From a more physiological standpoint, food intolerances (in general, not necessarily specific to weight loss surgery) may occur due to not having the proper enzymes or chemicals necessary to digest a particular food. This may cause symptoms ranging from gastrointestinal symptoms, such as diarrhea, bloating, and gas, to headaches, changes in mood, and certain skin conditions. Symptoms may be immediate or may take some time.
Tips to Reduce Food Intolerances. There are several tricks of the trade that may help with reducing your risk of experiencing a food intolerance. Please talk to your surgeon, dietitian, and/or program before trying any of these to ensure your program is comfortable with your eating plan.
Pasta and rice – Some patients do well with slightly undercooking or overcooking. However, most patients do not tolerate these foods until 9-12 months post-op.
Fresh bread – Try toasting to make it more tolerable. However, most patients do not tolerate bread until about 6-12 months post-op.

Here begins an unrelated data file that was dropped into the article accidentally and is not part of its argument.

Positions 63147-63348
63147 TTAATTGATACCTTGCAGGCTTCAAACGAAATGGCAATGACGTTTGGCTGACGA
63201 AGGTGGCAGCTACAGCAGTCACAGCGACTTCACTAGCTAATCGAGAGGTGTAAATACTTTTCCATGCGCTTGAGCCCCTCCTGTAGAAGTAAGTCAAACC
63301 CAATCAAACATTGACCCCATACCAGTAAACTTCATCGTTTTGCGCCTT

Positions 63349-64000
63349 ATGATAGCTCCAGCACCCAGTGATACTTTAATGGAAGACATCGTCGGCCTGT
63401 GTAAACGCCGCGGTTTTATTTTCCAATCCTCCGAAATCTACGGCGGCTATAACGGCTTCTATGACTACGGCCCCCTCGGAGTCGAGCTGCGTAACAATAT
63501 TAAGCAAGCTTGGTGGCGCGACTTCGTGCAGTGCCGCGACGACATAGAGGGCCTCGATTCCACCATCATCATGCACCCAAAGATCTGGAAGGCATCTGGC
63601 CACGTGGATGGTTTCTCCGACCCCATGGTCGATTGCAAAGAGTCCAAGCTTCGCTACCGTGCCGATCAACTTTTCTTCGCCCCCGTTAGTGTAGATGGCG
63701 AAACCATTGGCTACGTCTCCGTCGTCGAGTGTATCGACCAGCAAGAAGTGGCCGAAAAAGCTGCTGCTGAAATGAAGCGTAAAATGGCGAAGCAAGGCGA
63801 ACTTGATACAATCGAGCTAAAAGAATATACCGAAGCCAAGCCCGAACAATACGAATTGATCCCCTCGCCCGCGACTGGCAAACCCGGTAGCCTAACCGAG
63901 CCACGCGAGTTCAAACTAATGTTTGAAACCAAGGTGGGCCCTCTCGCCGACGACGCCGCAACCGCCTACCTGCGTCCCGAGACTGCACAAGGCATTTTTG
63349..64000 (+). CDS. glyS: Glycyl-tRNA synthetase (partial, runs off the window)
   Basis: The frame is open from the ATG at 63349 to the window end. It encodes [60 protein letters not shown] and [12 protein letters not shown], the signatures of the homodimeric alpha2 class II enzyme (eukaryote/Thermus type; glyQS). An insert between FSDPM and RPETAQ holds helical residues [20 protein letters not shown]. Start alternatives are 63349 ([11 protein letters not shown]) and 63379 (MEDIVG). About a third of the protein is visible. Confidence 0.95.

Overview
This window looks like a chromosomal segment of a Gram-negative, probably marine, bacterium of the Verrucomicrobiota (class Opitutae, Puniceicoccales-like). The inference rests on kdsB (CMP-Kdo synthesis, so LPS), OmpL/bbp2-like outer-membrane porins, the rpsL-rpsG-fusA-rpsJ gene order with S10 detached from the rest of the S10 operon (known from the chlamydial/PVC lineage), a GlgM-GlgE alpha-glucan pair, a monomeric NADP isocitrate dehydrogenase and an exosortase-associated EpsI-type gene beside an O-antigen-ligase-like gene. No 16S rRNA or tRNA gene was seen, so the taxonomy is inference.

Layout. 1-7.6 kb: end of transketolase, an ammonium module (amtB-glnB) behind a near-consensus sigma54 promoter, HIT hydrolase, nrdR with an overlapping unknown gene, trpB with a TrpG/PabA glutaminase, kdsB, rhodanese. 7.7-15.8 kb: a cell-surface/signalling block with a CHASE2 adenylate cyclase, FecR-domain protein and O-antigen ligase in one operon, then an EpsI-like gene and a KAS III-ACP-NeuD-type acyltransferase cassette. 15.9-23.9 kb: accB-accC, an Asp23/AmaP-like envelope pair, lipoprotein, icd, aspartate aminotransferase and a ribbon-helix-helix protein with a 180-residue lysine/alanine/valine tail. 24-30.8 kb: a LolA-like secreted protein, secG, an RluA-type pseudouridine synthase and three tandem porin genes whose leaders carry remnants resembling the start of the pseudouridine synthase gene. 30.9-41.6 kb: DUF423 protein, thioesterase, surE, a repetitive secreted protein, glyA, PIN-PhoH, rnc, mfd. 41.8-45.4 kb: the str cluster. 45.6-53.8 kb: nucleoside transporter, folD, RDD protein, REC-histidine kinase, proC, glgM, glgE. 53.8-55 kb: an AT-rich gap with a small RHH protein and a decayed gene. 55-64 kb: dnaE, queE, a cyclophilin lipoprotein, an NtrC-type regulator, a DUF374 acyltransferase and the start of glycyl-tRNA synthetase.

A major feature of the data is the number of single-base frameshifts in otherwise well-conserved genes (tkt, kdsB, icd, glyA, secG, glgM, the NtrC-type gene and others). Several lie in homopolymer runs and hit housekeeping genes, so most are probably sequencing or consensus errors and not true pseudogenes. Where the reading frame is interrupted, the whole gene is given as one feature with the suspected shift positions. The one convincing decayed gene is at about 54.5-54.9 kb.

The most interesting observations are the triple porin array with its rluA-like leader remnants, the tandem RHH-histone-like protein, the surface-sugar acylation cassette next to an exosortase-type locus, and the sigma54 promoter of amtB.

Beef, chicken, pork – Make sure you’re using a cooking method that maintains moisture. Only cook to the safe temperature. Overcooking dries food out making it less tolerable. You can also try using a meat tenderizer or a marinade (watch sugar and fat content) to make meat more tolerable.
Shrimp – Many patients have said the smaller the shrimp, the better they tolerate them. So it maybe best to avoid these lovely prawns until you get further out from your surgery.
Eggs – This one is tricky. Some patients can tolerate hard-boiled eggs, while others cannot. Some patients can tolerate scrambled eggs, while others cannot. So try varying the method of how you cook your eggs to see if that makes a difference.
Stringy vegetables – Use a blender and a strainer to separate indigestible fiber. Some patients may need to wait until 6-12 months post-op to eat certain foods, such as celery, asparagus, etc.
Fruit membranes – Remove the membranes of oranges, grapefruits, and other citrus fruits to increase tolerance.
Skins of fruits and vegetables – Remove the skin of fruits until better tolerated, such as apples, plums, peaches, pears, cucumbers, potatoes, etc.